Woman Covers Double Mastectomy Scars With Wonder Woman Tattoo

This article originally appeared and was published on AOL.com

Nothing can stop Stephanie Kelly, not even the chance of cancer.

The 42-year-old mother of four watched her mother battle breast cancer twice, most recently in 2015. So when she tested positive for the BRCA 1 gene, she made the “easy decision” to undergo a preventative double mastectomy to prevent getting cancer.

According to the National Breast Cancer Institute, BRCA significantly increases the risk of both breast and ovarian cancers, accounting for about twenty-five percent of “hereditary” breast cancers. Furthermore, those with the BRCA gene are more likely to develop mutations at a younger age. Stars like Angelina Jolie and Christina Applegate are all carriers of the BRCA gene — like Kelly, no one is immune.

“With the family history and just my general luck about things, I’d always expected breast cancer to play some role in my life. It would have been a great surprise if it had been negative, but I completely expected to hear it was positive. The genetic counselor joked that she’d never had someone be so calm and matter-of-fact about positive results before,” Kelly recounted to People about her diagnosis.

For her, losing her breasts was a “small sacrifice” to what could happen if she kept them. But when it came time to decide what to do after her mastectomy, she didn’t consider reconstructive surgery — instead, she went opted for a big Wonder Woman tattoo.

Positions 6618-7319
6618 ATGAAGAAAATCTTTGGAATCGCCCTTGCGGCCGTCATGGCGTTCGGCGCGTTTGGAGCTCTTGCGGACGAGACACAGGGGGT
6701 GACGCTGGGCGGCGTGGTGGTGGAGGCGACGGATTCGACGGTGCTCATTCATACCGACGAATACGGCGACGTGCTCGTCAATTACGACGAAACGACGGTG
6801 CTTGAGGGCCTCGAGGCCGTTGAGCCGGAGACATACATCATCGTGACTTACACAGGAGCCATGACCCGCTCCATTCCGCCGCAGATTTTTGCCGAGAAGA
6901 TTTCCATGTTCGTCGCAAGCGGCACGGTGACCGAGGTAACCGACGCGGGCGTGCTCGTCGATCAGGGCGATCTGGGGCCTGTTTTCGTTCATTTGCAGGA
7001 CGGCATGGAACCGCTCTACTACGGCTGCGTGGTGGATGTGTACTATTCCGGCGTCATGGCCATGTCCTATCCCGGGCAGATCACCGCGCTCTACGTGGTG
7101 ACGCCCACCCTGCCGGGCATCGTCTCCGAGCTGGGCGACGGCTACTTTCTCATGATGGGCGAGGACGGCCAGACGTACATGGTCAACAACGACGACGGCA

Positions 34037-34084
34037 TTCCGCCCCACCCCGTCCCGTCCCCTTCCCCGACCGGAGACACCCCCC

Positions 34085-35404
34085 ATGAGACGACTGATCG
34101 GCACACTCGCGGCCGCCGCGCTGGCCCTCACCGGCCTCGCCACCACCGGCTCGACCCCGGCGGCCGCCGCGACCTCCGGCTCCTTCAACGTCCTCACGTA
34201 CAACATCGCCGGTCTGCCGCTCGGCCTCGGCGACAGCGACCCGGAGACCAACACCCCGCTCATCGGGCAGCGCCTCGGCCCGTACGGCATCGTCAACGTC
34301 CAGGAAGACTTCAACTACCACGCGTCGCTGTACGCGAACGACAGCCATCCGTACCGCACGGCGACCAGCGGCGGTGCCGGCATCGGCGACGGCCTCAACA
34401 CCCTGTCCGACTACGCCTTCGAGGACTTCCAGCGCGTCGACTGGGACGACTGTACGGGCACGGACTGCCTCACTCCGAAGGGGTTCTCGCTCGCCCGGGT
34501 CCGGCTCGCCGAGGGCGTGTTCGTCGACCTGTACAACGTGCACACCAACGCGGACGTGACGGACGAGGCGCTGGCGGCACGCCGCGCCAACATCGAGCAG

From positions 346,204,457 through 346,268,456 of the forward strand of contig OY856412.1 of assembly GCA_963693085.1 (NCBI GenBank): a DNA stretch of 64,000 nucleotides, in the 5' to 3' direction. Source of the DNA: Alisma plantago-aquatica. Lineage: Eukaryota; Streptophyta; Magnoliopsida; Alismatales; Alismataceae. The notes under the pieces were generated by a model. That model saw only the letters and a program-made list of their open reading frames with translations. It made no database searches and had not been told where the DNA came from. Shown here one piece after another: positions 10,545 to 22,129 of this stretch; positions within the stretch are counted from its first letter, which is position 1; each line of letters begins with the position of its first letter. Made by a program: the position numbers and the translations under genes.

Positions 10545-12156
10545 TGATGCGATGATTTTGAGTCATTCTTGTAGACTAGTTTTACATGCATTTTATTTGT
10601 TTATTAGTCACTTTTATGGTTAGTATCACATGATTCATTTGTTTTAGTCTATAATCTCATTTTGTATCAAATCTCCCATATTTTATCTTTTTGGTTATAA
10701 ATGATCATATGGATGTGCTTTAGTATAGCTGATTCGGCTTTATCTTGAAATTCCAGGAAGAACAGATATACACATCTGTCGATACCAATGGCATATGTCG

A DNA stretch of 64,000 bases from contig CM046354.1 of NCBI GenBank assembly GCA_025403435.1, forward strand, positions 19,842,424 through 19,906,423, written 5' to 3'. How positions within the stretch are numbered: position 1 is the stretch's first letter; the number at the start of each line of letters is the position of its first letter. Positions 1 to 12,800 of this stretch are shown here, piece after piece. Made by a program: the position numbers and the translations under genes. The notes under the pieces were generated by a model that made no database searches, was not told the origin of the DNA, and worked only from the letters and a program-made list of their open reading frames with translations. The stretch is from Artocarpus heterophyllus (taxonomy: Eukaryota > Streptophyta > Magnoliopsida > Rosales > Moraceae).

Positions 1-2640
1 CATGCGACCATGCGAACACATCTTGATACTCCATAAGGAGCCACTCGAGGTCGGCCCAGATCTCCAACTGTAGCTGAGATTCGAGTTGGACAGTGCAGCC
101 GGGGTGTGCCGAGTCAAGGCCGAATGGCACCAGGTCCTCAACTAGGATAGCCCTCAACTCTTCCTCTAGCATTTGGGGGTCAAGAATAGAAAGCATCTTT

She said to People, “I have always loved Wonder Woman, and during this time I began to joke that I was going to be like Wonder Woman and be strong and unfazed by the things I needed to do that scared me. Friends and family sent me little gifts of Wonder Woman figurines, cards, clothes, even a full robe. It all helped me feel stronger and it was a way to feel all the love and support I had and bring that along with me.”

The heroic image extends past Kelly’s chest and down onto her torso. It took Kelly multiple sessions to complete the tattoo — but the representation is worth it. “I have this image of strength, power and fearlessness across my chest and that continues to build me up. I see my scars now as entirely positive.”

You can read the rest of her inspirational story at People.

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